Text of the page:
Judge denies pretrial release for Loewen
By Marc LaVoie. CREATED Dec 20, 2013
A defense attorney for Terry Loewen began to lay the groundwork for an entrapment defense at the accused jihadist's detention hearing in federal court in Wichita.
Attorney Timothy Henry argued that Loewen, who is accused of plotting to set off a bomb at Mid Continent Airport, would never have gone along with any terrorist plan had he not been "led to the cliff" by FBI agents who were in contact with him for months.
Loewen was arrested in the pre-dawn hours of Dec. 13 outside the airport in a van that was loaded with inert materials that were made to look like a large explosive device.
Assistant U.S. Attorney Tony Mattivi described Loewen as the perfect definition of a lone wolf terrorist who believed he was working with the help of al-Qaida, but wrote he needed to isolate himself from others to carry out a plot to inflict the greatest-possible amount of carnage and death.
Henry told U.S. Magistrate Judge Karen Humphries that his client's writings had been taken largely out of context, and Loewen had tried at least twice to back out of the plot, but was talked back into it by an undercover FBI agent.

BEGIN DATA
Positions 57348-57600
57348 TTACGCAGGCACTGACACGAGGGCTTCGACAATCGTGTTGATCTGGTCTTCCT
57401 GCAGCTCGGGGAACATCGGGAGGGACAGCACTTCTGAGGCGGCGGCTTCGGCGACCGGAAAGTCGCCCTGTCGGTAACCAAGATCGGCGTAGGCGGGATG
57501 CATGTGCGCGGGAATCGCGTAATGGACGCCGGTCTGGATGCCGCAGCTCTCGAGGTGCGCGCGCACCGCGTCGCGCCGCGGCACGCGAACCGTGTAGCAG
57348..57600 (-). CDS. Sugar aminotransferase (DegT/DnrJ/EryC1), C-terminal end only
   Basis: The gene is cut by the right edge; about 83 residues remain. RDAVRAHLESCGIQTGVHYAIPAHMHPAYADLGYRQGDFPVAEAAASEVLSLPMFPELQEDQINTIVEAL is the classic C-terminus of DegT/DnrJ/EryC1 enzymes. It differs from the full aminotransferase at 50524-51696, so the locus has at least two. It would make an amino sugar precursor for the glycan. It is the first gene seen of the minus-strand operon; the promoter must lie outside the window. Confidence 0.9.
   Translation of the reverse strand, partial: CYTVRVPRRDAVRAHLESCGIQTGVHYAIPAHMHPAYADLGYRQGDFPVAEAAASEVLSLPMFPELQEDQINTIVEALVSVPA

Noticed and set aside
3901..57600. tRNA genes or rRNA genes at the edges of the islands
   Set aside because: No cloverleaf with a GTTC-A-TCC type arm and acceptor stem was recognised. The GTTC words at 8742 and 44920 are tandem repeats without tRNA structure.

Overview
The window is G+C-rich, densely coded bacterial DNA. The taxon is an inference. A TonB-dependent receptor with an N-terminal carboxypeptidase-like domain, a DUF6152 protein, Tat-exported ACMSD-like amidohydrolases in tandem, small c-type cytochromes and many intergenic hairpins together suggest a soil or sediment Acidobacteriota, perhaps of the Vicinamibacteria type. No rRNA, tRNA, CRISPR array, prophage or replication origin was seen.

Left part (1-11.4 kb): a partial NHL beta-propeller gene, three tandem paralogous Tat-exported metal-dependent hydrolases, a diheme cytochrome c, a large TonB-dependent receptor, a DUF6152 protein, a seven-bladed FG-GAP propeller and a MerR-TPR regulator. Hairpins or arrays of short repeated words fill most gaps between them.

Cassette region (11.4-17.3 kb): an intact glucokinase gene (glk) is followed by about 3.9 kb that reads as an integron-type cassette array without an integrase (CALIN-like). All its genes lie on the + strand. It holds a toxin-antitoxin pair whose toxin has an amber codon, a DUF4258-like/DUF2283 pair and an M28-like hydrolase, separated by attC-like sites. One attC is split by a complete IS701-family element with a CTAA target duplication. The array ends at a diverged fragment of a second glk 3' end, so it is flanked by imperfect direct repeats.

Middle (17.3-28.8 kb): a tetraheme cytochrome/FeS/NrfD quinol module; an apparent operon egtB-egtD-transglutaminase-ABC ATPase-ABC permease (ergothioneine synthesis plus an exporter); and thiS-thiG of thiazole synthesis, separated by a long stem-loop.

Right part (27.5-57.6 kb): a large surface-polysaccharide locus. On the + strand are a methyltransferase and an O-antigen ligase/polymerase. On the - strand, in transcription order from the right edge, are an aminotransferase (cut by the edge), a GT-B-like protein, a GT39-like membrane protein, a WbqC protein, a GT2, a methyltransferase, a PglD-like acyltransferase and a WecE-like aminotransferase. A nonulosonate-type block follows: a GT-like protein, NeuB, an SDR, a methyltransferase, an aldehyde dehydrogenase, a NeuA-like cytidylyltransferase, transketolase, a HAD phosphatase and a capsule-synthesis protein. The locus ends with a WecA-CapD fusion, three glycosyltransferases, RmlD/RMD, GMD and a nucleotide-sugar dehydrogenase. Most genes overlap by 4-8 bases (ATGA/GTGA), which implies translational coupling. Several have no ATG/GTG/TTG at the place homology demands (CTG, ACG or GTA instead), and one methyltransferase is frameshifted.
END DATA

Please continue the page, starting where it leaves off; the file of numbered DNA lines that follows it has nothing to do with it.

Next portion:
Henry described Loewen as a stable man with a 32-year-career in Wichita's aviation industry, a 16-year, devoted marriage and no problems with drugs or alcohol. Henry also said Loewen, 58, is a graduate of Wichita Heights High School, and once suffered from depression after the death of his 6-year-old daughter from a hemorrhage in the early 90s.
Loewen, a small man dressed in a red jump suit from the Sedgwick County Jail, sat politely and listened to the arguments.
In the end, Judge Humphries indicated it was not a difficult decision for her to make. She granted the government's request to keep Loewen in custody until his trial. Humphries said Loewen's computer communication with FBI agents and a letter he wrote provide clear and convincing evidence that Loewen is a flight risk and a danger to citizens.
Loewen is charged with one count of attempting to use a weapon of mass destruction, one count of attempting to damage property by means of an explosive and one count of attempting to provide material support to a designated foreign terrorist organization. He faces up to life in prison if he is convicted.